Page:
Q & A with Jamie Phelps, sharing the gift of preaching
Last month, FutureChurch launched Catholic Women Preach, a project aimed at highlighting the voices of Catholic women preachers around the world. Dominican Sr. Jamie Phelps, a theologian and social worker who kicked off the project's Advent series, talked to Global Sisters Report about the importance of women theologians for the church and the world.
GSR: How did you get involved with Catholic Women Preach?
Phelps: I'm not sure where they got my name; there are about eight people who might have given my name in [laughing]. However, one of my doctoral classmates, Dominican Sr. Cathy Hilkert — a professor of theology in Notre Dame's department of theology and a member of the Catholic Women Preach advisory board — called me and gave me the number to call them. A number of the Catholic Women Preach advisory board have been my colleagues and associates in several Catholic theological conferences.
What initially drew you to preaching?
We Dominican women have claimed our charism of preaching from the Dominican Order — and that's been nurtured by both the men and the women — so we do a lot of preaching within our Dominican networks. And that's because the Second Vatican Council told us, as religious, to look back at our charisms.
Have you ever received any backlash to your preaching?
No, because I never ask anybody to preach. If they ask me to preach, then I say yes. What I said to God was, 'Look, if you give me the gift of preaching and you want me to preach, make it happen.' [Laughs] I've been asked to preach by Cardinals Joseph Bernardin and Francis George of Chicago and by Bishop Alfred Hughes of New Orleans. I have been called to preach by several Catholic organizations, like Catholic Women Preach. So that's how I approach it. If people ask me, I will do it. And I have a great deal of fun when I am doing it, particularly if I'm doing it in a live audience.
Catholic Women Preach seeks to highlight the perspectives of Catholic women. How important is it to you that Catholic womanist perspectives in particular be heard? Why?
First, God's creation of women was not accidental, but essential to God's plan for all creation. Genesis 1:27 reads, 'So God created humankind in his image, in the image of God he created them; male and female he created them.'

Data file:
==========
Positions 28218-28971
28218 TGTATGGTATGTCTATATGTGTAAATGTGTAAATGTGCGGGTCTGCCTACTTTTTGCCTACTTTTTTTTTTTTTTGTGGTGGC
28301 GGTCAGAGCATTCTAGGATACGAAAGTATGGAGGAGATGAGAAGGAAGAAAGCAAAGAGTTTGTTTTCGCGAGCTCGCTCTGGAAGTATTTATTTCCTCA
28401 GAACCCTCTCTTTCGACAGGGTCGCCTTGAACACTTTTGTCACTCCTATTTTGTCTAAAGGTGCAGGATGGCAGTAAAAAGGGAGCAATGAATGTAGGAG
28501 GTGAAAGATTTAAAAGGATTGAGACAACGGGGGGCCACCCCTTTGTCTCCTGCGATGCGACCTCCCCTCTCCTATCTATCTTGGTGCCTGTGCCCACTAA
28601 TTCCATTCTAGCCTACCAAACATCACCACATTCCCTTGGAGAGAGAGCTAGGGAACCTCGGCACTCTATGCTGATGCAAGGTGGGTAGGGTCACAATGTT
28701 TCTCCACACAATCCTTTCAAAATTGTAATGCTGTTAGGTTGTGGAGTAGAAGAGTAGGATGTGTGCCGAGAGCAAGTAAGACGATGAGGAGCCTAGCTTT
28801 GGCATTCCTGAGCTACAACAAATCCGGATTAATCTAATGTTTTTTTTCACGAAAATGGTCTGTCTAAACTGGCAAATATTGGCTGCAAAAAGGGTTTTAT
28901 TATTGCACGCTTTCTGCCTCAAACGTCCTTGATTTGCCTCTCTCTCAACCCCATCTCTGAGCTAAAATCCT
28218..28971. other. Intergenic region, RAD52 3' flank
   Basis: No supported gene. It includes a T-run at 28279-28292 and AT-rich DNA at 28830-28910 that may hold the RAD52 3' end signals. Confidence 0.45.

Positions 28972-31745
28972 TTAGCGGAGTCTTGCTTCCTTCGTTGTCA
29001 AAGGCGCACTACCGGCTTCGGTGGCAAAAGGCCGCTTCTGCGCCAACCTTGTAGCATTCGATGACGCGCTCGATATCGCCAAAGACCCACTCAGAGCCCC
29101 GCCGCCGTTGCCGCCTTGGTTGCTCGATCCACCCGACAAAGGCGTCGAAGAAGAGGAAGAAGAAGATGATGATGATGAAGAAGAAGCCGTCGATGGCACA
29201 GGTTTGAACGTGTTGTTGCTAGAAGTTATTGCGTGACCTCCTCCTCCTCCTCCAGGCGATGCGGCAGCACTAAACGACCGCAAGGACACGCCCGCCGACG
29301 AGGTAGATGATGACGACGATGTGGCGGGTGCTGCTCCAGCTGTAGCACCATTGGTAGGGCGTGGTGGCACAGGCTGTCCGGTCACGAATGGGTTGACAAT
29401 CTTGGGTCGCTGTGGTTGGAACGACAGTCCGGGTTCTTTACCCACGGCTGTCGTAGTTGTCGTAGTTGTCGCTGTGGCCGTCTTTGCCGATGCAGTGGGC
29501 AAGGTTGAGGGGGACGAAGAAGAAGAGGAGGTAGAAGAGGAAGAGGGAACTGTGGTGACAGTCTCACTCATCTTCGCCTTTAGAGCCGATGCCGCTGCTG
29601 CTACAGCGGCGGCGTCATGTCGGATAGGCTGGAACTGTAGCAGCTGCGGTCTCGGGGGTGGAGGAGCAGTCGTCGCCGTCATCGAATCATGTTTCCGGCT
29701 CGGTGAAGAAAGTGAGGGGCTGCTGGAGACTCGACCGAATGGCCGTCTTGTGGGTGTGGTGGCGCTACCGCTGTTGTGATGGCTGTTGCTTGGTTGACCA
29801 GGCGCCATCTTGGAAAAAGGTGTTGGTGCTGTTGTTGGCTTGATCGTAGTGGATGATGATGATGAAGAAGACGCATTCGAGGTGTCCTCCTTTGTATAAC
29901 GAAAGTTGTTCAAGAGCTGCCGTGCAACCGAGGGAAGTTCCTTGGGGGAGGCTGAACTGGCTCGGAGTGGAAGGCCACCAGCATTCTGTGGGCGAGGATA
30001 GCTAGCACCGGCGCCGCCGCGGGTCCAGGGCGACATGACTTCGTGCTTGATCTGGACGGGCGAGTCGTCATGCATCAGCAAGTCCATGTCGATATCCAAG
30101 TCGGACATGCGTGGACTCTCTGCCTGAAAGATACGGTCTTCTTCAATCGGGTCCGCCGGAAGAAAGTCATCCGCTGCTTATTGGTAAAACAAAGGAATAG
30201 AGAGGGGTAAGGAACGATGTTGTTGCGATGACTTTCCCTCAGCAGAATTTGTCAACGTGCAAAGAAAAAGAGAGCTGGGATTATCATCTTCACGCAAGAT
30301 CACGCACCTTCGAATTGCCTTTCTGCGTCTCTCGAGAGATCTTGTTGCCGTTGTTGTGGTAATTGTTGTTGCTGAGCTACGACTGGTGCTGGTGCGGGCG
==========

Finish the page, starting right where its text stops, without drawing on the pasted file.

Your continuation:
Second, in creating humankind, God gave us intelligence and free will and gifted us with a variety of gifts to be used for the common good. God gifts and calls persons from every race, gender, class, nationality, etc. Preaching is both a gift and a calling to be used for the common good. I have been given the gift and exercise it when parish priests, dioceses or Catholic groups call upon me to exercise the same.
As a black Catholic Dominican and theologian, I have been gifted with a specific worldview that allows me to interpret the Gospel in a way that speaks to diverse cultures and racial-ethnic groups so that the meaning of the Gospel for their lives, their city and the world becomes evident. My social identity as a doubly marginalized person in society gifts me with the perspective of oppressed and poor people. The oppressed and the poor see clearly the dynamics that sustain or threaten their lives and that of the community.
Why do you think women's voices have historically been omitted or suppressed in academic theology?
Two realities — one ecclesial and one social — have historically led to the omission or suppression of women's voices in academic theology. First, theological education was originally perceived as education necessary for ordination to the priesthood. Since women have traditionally not been called to or affirmed in ministry, it was not believed that women required academic education in theology.
The second reality is the dominance of a patriarchal worldview. Both factors led to the omission of women in the field of academic theology. However, the Second Vatican Council's affirmation of the laity's co-responsibility for church mission began the research and reclaiming of the role of laity — including women in the early church and through the centuries.
You kicked off Catholic Women Peach's Advent series. Does Advent, a season of waiting for a light in the dark, seem more poignant to you this year than in previous years? Why or why not?
I prefer not to use the metaphor of light and darkness, as it is one which has been misused to justify white supremacy and the oppression of people of color. I prefer to use the terms 'good and evil,' 'holiness and sinfulness.'
That being said, Advent is not only a liturgical season, it is a way of life. Human beings are all works in progress wherein our goodness and holiness is compromised by our temptation to live according to our self-centered sinfulness rather than God's other-centered will and love. Advent brings this reality to our consciousness and also serves as a time to affirm our commitment to live in the other-centered will of God.
Jesus' own life revealed this truth. Though Jesus was the embodiment of God's holiness and love, he took on our humanity and lived in a sinful world. He suffered death and experienced resurrection so we might embrace God's call to universal unconditional love and to eternal life in communion with God and all creatures and creation.